Odessa Meteor Crater
Travelers may understandably get excited when they first see the "Odessa Meteor Crater" signs off of Interstate 20. The claims made on its behalf are all true. It is indeed the second largest meteor crater in the U.S., a hole 550 feet wide and 100 feet deep formed when a thousand-ton mass of space-iron slammed into the earth.
Unfortunately, that was at least 50,000 years ago. In the millennia since, the crater has filled nearly to its rim with West Texas dust and silt. Now it's a barely discernible depression in scrubby rangeland, as visually thrilling as an Odessa vacant lot. Still, it is a meteor crater, and it has a handy walking trail lined with signs that explain its history and caution against removing rocks or irritating the local snakes.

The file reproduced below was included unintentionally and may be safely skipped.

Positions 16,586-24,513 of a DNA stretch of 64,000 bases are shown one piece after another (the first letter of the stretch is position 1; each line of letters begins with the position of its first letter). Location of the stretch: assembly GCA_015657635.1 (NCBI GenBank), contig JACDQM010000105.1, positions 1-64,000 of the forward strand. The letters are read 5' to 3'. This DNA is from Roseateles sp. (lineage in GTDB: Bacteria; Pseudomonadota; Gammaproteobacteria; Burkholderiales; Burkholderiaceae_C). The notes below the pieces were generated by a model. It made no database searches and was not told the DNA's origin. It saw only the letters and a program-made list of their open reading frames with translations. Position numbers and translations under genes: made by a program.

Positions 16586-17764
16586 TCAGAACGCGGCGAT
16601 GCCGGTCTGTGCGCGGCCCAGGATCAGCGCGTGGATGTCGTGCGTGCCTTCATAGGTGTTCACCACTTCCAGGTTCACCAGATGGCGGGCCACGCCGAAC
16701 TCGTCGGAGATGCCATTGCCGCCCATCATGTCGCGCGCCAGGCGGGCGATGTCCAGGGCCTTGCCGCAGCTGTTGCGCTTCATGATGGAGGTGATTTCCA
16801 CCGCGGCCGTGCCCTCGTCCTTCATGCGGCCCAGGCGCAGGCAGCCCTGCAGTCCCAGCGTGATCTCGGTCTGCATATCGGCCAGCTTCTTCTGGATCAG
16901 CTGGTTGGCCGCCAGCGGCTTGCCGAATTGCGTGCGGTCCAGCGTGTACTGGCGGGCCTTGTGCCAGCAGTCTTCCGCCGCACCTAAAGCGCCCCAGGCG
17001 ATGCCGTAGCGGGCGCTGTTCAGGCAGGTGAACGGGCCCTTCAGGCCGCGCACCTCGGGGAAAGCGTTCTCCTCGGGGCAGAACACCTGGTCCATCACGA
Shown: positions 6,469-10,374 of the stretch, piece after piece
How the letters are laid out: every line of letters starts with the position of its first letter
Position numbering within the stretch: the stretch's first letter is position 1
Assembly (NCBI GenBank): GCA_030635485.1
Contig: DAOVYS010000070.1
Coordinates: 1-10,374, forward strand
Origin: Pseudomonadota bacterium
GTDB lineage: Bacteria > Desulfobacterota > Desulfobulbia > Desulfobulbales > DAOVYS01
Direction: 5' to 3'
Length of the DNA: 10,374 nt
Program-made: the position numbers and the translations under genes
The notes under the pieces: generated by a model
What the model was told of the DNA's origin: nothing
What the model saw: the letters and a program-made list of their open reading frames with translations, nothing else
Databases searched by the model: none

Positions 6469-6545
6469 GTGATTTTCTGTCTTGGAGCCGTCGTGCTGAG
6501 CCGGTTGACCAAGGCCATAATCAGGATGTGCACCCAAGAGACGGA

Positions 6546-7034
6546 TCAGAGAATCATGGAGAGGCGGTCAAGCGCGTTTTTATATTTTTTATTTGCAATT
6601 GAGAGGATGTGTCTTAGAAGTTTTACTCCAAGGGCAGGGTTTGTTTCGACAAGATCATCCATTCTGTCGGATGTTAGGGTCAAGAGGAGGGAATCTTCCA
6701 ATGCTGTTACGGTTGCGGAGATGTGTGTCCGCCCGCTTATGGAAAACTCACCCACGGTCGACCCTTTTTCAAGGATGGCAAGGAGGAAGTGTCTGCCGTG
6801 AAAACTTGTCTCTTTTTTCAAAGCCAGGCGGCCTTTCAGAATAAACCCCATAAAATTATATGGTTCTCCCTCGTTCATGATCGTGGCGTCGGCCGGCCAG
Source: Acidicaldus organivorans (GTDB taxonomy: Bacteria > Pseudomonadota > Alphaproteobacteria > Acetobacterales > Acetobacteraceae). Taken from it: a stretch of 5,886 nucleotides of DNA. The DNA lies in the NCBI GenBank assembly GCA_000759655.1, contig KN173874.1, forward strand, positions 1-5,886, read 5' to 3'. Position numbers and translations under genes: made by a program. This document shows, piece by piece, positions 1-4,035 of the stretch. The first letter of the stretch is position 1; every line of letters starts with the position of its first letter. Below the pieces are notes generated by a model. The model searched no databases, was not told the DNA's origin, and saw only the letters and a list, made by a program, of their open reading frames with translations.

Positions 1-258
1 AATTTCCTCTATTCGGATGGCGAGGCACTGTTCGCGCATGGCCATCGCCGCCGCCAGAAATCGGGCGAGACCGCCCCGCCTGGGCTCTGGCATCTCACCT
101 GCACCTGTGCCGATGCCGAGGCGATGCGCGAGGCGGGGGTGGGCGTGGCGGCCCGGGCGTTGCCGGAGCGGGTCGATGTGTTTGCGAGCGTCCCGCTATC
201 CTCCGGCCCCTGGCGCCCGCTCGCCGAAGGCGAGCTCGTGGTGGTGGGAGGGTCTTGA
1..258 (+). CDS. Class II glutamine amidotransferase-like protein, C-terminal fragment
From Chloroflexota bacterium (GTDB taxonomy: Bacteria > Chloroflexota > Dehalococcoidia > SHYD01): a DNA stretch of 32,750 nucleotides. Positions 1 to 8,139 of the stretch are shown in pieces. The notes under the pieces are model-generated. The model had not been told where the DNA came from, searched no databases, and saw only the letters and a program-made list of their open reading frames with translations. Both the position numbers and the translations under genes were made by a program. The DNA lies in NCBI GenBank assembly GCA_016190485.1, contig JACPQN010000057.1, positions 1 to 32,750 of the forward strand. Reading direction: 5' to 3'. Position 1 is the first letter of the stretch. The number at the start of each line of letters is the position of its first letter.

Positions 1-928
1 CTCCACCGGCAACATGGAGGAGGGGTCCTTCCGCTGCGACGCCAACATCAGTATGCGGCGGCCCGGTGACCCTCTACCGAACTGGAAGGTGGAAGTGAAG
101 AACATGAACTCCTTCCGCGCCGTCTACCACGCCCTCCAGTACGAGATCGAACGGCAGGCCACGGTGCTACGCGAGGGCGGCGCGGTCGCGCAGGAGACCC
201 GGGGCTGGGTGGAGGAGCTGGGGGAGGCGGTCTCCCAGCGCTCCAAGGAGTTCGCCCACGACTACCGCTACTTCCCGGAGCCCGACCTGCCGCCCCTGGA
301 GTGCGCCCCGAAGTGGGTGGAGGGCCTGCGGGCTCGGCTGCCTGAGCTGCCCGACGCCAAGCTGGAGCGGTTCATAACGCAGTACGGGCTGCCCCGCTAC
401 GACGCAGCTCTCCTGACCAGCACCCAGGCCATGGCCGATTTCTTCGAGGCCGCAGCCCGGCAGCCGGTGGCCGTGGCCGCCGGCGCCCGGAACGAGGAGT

The crater is free to explore (from the trail), and an adjacent museum provides more information and sells fragments of the meteor based on weight. A nearby Texas historical plaque claims that the bulk of the space rock is still buried 170 feet below the surface -- maybe some day some one will dig it out, and visitors will finally have a big crater-like hole in the ground to look at.